Georgia’s storm is about to get worse – for the jobless, for social and government agencies and for the struggling economy.
Emergency $600-a-week payments from the federal government to unemployed Americans have ended, which means there will soon be a rush of cash-strapped families looking for help at already stressed charities.
Because August’s rent is due. And then the month after that. Meanwhile the coronavirus isn’t retreating, which jeopardizes the economic recovery.
“In a lot of counties, evictions have been stayed, and that’s nice,” said Vanessa Russell, executive director at Catholic Charities of Atlanta. “But at some point, the landlords are going to need to be paid and you really don’t want all these families in the street. It will be a tsunami.”
It’s not just rent. Georgia Power recently lifted a moratorium on paying electric bills. As it did, 97,000 customers were two months or more behind. And a recent survey by the U.S. Census showed 10% of families are already not getting enough food.
The human hardship that strains communities also translates into economic damage: Cutting the federal payments - which end July 25 in Georgia - means less spending on goods and services, less income for landlords and business owners and a push for companies to cut back still further on costs.
Without Congressional action – which did not seem imminent Friday – the end of the program known as Federal Pandemic Unemployment Compensation will cost the Georgia economy 186,000 jobs during the next year, according to an analysis by the Economic Policy Institute, a liberal think tank.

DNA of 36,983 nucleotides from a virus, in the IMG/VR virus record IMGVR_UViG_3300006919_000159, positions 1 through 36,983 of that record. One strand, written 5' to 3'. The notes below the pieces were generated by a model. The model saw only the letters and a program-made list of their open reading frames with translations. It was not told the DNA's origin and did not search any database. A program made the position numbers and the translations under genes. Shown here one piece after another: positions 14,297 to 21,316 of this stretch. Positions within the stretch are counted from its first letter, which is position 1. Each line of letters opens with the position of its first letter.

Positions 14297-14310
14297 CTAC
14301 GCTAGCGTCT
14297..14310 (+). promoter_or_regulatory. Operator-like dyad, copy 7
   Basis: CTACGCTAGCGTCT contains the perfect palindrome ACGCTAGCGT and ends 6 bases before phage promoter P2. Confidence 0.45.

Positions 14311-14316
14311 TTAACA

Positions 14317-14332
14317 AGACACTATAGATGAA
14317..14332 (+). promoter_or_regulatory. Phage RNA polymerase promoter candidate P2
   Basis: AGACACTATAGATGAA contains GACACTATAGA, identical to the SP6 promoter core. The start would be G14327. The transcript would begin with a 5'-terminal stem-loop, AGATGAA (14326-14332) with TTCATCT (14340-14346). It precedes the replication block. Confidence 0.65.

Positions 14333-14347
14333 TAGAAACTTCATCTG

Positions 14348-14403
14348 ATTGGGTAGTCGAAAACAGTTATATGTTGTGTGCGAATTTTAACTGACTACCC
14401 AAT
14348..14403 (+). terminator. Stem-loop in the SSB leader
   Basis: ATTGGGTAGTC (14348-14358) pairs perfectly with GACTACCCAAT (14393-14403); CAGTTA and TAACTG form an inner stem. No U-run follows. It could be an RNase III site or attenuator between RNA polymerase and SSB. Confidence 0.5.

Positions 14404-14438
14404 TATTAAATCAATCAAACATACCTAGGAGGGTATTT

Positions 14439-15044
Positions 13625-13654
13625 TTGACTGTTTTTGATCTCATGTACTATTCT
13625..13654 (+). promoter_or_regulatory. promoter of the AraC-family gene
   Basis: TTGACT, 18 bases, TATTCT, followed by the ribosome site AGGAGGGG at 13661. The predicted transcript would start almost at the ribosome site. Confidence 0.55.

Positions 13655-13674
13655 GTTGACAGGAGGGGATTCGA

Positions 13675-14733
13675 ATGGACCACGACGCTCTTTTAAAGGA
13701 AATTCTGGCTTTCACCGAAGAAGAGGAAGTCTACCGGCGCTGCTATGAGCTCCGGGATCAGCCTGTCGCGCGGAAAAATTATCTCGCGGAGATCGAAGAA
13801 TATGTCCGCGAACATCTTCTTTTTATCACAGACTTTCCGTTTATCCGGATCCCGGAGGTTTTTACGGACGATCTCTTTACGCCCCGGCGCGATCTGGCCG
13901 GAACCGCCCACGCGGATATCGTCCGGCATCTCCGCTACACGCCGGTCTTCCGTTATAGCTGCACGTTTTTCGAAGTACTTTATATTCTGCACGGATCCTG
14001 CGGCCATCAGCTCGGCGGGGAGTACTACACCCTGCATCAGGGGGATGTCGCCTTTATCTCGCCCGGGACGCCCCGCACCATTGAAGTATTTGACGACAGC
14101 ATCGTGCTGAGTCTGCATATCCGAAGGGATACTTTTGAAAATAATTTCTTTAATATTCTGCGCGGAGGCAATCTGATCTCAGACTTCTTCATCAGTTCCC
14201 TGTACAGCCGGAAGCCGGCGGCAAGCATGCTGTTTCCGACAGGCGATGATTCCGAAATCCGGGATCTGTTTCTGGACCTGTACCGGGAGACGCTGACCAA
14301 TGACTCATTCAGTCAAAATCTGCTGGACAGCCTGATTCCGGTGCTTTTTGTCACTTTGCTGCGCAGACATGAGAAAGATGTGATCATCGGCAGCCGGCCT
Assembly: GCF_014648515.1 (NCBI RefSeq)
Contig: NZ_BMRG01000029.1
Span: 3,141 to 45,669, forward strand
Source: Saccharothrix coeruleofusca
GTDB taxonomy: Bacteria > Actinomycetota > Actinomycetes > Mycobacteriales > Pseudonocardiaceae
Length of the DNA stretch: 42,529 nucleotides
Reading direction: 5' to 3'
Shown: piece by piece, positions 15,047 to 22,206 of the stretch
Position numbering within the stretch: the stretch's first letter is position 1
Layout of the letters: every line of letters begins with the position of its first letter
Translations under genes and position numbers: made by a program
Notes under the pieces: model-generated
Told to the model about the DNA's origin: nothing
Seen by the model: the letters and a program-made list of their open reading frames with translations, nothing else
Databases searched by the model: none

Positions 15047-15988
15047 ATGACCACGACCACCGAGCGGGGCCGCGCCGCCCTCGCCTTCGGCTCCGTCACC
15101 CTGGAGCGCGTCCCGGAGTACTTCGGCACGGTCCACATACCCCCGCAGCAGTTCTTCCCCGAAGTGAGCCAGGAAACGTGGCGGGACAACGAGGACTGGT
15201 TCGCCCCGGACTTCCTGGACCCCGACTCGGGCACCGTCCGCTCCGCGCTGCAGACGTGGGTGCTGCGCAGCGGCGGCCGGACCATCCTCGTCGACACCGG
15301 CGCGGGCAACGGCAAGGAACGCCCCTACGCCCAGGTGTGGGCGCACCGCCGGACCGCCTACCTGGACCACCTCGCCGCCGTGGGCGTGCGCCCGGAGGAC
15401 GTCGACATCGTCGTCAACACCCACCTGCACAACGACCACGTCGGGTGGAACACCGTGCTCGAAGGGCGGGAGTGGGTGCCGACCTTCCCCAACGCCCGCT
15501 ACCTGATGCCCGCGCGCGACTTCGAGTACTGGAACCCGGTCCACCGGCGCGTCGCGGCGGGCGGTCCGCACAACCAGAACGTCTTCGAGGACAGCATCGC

That is because the payments have not just been helping the jobless, said Gerald Cohen, senior economist for Wolters Kluwer’s Blue Chip.
Changes in spending have a ripple effect – what economists call a “multiplier.” In Georgia, those $600-a-week payments have totaled more than $7.2 billion in four months, according to the state Department of Labor.
They propped up the economy, Cohen said: In April, consumer spending was down 33% from pre-pandemic levels, but by mid-July, spending was off just 6%.
Cutting the FPUC will mean another drop in spending - a reverse multiplier, he added.
The maximum weekly unemployment benefit in Georgia is $365, among the lowest in the country.
Elaine Harris sees hard choices coming.
“The federal money has helped tremendously in catching up on past-due bills,” said the Clayton County woman, who lost her job in April. “I expect I will fall behind again if I do not find work.”
In a good economy, generous payments would be an incentive not to work. But most economists say the payments now are recognizing reality: A job is often not an option. With 373,000 Georgians now officially jobless – and nearly as many others who want a job but are not included in that figure – there are far more unemployed people than job openings.
The share of the population working has fallen this year by 5.2 percentage points, or by about 546,000 people, said Atlanta economist Michael Wald, former senior economist at the U.S. Department of Labor.